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Preteen Needs Blood Transfusions to Stay Healthy

A social media ‘expert’ and animal lover, Dani Melton is your typical 11-year-old. When she isn’t walking her dogs, Finn and Diego, or playing volleyball, she’s usually on Snapchat, a photo app with a time limit assigned to each image. Her mother, Lori, laughed as she talked about Dani’s ability to manipulate photos in it, including adding her family’s faces to statues and signs.

“She’s funny,” she said, “She makes everyone laugh.”

However, behind all of Dani’s selfies and funny posts is an underlying issue – one she’s dealt with since infancy. Dani has Beta Thalassemia Major, a disease that causes her body to produce defective DNA. There is currently no cure. Her hemoglobin breaks down prematurely, forcing the preteen to undergo a regularly-scheduled procedure to help her: blood transfusions.

“It saves her life. Without the transfusions, she wouldn’t be healthy,” said Lori.

Every three weeks, Dani and Lori head to Helen DeVos Children’s Hospital for the procedure. Dani gets blood drawn from a port in her chest, which is then sent to the lab to find matching blood. When a match is found, Dani gets the blood through her port. The entire process takes about 5 to 6 hours, but it’s time well-spent for the mother-daughter duo.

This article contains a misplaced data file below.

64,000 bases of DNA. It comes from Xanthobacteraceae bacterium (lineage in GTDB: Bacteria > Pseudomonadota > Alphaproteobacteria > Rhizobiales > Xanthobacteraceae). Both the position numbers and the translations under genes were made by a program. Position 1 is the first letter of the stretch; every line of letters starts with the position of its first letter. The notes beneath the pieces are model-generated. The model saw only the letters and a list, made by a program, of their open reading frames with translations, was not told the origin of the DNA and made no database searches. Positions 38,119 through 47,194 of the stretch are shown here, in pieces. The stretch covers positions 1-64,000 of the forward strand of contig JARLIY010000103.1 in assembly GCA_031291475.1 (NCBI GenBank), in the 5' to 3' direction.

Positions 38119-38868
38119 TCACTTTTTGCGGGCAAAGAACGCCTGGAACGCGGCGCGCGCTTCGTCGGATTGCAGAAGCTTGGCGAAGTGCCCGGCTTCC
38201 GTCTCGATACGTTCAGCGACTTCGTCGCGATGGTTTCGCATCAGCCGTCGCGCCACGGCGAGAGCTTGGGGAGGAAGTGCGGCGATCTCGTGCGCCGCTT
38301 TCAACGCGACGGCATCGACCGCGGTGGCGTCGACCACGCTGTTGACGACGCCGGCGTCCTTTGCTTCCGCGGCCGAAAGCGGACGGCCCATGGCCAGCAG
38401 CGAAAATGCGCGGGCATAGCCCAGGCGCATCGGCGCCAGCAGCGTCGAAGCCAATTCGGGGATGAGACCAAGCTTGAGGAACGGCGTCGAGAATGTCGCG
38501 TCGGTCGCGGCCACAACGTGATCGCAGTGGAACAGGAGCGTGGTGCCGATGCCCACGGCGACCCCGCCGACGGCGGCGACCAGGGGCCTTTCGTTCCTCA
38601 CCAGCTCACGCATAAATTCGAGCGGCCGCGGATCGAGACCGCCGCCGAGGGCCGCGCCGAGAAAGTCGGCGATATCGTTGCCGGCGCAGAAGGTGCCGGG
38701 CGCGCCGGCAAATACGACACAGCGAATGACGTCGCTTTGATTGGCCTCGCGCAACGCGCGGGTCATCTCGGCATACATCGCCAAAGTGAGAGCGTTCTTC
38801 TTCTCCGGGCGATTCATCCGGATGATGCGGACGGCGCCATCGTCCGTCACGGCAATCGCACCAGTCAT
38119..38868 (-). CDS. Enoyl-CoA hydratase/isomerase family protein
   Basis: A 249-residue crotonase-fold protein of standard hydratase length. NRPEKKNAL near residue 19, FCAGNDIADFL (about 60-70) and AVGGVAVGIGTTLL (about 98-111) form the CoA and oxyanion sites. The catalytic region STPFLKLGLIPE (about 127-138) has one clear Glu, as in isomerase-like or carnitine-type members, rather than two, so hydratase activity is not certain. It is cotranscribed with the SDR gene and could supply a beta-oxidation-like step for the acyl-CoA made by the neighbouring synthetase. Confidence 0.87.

“Her limbs will get achy in the days leading up [to her blood transfusion],” said Lori.

“I get really tired,” Dani agreed.

The blood Dani needs comes from Michigan Blood donors, who give through drives and at donor centers across Michigan. And Dani is only one example of people who need blood on a consistent basis.

“I feel like [donating blood] is one of those things you do, and you don’t realize the benefits [it provides for other people],” said Lori.

Those benefits include letting kids like Dani continue doing what they love, whether it be playing volleyball…or changing another photo on Snapchat.

“When I look at Dani, and I know that [blood] saves her life, I would encourage anyone to donate blood,” said Lori, “Just give it a try.”